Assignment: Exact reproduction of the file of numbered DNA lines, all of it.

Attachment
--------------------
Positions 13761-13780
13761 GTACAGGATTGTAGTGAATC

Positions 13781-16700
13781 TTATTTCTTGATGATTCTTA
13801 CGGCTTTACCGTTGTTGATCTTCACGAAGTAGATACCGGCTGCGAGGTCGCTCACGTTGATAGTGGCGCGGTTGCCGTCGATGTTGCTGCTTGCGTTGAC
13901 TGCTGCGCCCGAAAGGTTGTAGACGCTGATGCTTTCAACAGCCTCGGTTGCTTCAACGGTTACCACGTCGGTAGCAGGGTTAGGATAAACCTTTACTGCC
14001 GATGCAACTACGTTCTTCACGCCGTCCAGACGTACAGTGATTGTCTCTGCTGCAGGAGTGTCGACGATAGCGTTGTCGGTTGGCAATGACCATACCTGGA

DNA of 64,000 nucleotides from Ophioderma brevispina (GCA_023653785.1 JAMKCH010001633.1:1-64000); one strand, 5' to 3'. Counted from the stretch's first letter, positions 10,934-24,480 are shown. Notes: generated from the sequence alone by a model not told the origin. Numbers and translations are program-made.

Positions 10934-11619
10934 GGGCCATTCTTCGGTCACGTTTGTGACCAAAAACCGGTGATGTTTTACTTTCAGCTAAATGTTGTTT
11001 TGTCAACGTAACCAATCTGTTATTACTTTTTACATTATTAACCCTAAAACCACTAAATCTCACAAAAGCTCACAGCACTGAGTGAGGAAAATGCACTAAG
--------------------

Positions 13761-13780
13761 GTACAGGATTGTAGTGAATC

Positions 13781-16700
13781 TTATTTCTTGATGATTCTTA
13801 CGGCTTTACCGTTGTTGATCTTCACGAAGTAGATACCGGCTGCGAGGTCGCTCACGTTGATAGTGGCGCGGTTGCCGTCGATGTTGCTGCTTGCGTTGAC
13901 TGCTGCGCCCGAAAGGTTGTAGACGCTGATGCTTTCAACAGCCTCGGTTGCTTCAACGGTTACCACGTCGGTAGCAGGGTTAGGATAAACCTTTACTGCC
14001 GATGCAACTACGTTCTTCACGCCGTCCAGACGTACAGTGATTGTCTCTGCTGCAGGAGTGTCGACGATAGCGTTGTCGGTTGGCAATGACCATACCTGGA

DNA of 64,000 nucleotides from Ophioderma brevispina (GCA_023653785.1 JAMKCH010001633.1:1-64000); one strand, 5' to 3'. Counted from the stretch's first letter, positions 10,934-24,480 are shown. Notes: generated from the sequence alone by a model not told the origin. Numbers and translations are program-made.

Positions 10934-11619
10934 GGGCCATTCTTCGGTCACGTTTGTGACCAAAAACCGGTGATGTTTTACTTTCAGCTAAATGTTGTTT
11001 TGTCAACGTAACCAATCTGTTATTACTTTTTACATTATTAACCCTAAAACCACTAAATCTCACAAAAGCTCACAGCACTGAGTGAGGAAAATGCACTAAG